Why Matt Cassel Can Be Good Starting Quarterback in the NFL

Matt Cassel Plays Well Against Colts

Matt Cassel Plays Well Against Colts

There has been a lot of speculation about whether Matt Cassel can be solid staring quarterback in the NFL for a team other than the Patriots. Some think he can, but others think he will be the next Scott Mitchell, who had an excellent season replacing Dan Marino after he tore his Achilles tendon, but then was a complete flop in Detroit.

There are several reasons why I think Matt Cassel will be a solid starting quarterback in the NFL.

The clearest indication that Matt Cassel has a lot of potential as a starter is the way he improved over the course of last season. In a lot of ways he was a real mess at the beginning of the season. He had what I call the “Rob Johnson” disease. He held the ball too long instead of throwing it away or making a quick decision on a throw. As a result he took big hits, took too many sacks, turned the ball over, or lost yards. Only bad things happen when a quarterback holds the ball too long. He also tended to run the ball too soon instead of waiting for a play to develop. And while he was accurate on longer throws, he was terrible with his accuracy in the red zone.

Thankfully, for Patriots fans, he drastically improved over the course of the season. If you look at the first six games of the regular season, Matt Cassel was not a disaster at quarterback, but had he not improved from his aforementioned proclivities the New England Patriots would not have had an 11-5 record. Cassel had maybe his worst outing of the season in a blowout loss to the San Diego Chargers in Week 6, where he exhibited every single one of his bad habits.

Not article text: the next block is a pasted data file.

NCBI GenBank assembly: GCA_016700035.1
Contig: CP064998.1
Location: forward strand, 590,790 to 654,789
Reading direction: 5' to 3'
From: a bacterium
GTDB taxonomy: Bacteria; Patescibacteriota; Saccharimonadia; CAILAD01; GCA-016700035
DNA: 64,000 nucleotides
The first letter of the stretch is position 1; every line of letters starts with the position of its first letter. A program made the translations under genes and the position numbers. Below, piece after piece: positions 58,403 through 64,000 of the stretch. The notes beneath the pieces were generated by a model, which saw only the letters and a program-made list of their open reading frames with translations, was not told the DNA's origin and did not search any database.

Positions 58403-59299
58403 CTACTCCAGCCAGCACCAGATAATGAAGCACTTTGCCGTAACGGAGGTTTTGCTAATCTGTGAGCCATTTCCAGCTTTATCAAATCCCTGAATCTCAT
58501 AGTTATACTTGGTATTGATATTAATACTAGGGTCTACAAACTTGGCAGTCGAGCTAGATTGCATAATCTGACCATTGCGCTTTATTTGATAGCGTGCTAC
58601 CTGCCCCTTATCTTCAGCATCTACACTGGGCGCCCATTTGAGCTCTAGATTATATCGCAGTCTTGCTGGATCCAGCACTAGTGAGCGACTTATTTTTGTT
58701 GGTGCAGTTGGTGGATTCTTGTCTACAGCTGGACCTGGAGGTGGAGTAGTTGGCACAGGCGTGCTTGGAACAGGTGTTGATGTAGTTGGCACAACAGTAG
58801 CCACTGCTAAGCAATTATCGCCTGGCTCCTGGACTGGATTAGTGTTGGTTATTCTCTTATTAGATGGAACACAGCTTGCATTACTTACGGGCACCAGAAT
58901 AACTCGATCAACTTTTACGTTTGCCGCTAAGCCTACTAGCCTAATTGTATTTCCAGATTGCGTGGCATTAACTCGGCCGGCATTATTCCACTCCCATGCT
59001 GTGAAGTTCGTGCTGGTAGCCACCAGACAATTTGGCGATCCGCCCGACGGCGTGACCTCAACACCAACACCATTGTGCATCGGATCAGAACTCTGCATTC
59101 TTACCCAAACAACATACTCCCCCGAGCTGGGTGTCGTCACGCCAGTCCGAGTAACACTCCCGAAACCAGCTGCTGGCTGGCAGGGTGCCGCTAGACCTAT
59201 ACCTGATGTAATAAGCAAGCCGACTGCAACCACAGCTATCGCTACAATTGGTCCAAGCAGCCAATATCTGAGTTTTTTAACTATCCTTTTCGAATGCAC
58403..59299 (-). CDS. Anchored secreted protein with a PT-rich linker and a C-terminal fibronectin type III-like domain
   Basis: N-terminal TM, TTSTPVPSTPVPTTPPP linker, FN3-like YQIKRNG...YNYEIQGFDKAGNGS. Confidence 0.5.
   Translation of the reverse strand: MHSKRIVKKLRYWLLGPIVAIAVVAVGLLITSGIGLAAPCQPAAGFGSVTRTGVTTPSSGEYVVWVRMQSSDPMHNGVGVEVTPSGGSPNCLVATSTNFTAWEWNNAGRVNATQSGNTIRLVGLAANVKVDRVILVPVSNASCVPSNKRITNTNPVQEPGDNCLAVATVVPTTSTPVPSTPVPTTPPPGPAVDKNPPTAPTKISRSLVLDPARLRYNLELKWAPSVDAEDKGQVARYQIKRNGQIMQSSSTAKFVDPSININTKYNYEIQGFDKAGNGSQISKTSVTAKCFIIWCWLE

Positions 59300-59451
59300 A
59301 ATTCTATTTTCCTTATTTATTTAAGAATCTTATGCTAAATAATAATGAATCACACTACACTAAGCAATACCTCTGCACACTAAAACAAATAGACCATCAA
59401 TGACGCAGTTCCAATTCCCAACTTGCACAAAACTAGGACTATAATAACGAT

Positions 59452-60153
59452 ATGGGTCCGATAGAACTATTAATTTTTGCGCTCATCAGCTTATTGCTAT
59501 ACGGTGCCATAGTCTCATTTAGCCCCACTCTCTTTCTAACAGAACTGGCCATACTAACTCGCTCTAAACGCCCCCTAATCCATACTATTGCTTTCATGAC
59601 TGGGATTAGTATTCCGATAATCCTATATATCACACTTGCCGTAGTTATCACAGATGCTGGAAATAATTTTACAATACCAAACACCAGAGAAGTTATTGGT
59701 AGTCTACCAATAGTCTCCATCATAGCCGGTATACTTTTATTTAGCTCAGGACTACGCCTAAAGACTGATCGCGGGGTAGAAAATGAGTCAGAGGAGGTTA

After the San Diego game Cassel improved rapidly. His decision making was quicker and he was getting rid of the ball faster. He wasn’t taking as many sacks. He threw the ball away when he should have and he ran the ball when he should have. His accuracy was also more consistent, although at times he continued to struggle in the red zone, although even here he improved.

Since Matt Cassel had never started a game since high school it is not very surprising he struggled with regular season game speed and decision making at the start of the season. Any quarterback that showed the kind of poise and improvement over the course of the season that Matt Cassel did can be a top notch starter in the league.

Matt Cassel also showed a lot of leadership. He stayed positive and poised despite replacing Tom Brady, who many consider to be one of the greatest quarterbacks of all time. Just imagine the kind pressure and microscope Cassel was under. And he handled it very, very well. He also handled the criticism heaped on him during the early parts of the season for his mistakes. He didn’t get down on himself and just continued to improve.

Cassel also played well under big game pressure. Two of New England’s biggest losses, to the Colts and Jets, were not at all Cassel’s fault.  In the second Jets game that the Patriots lost in overtime, Cassel had a brilliant second half but his teammates fumbled the ball away and dropped easy passes for first downs, preventing New England from winning the game outright in regulation. But for a coin flip going the Jets way in overtime, Matt Cassel, with is over 400 yards passing, may have brought the Patriots back from a 24-13 halftime deficit. Cassel also played an excellent game against the Oakland Raiders after losing his father. And while admittedly with a rather weak schedule, the Patriots closed out the season with four straight wins.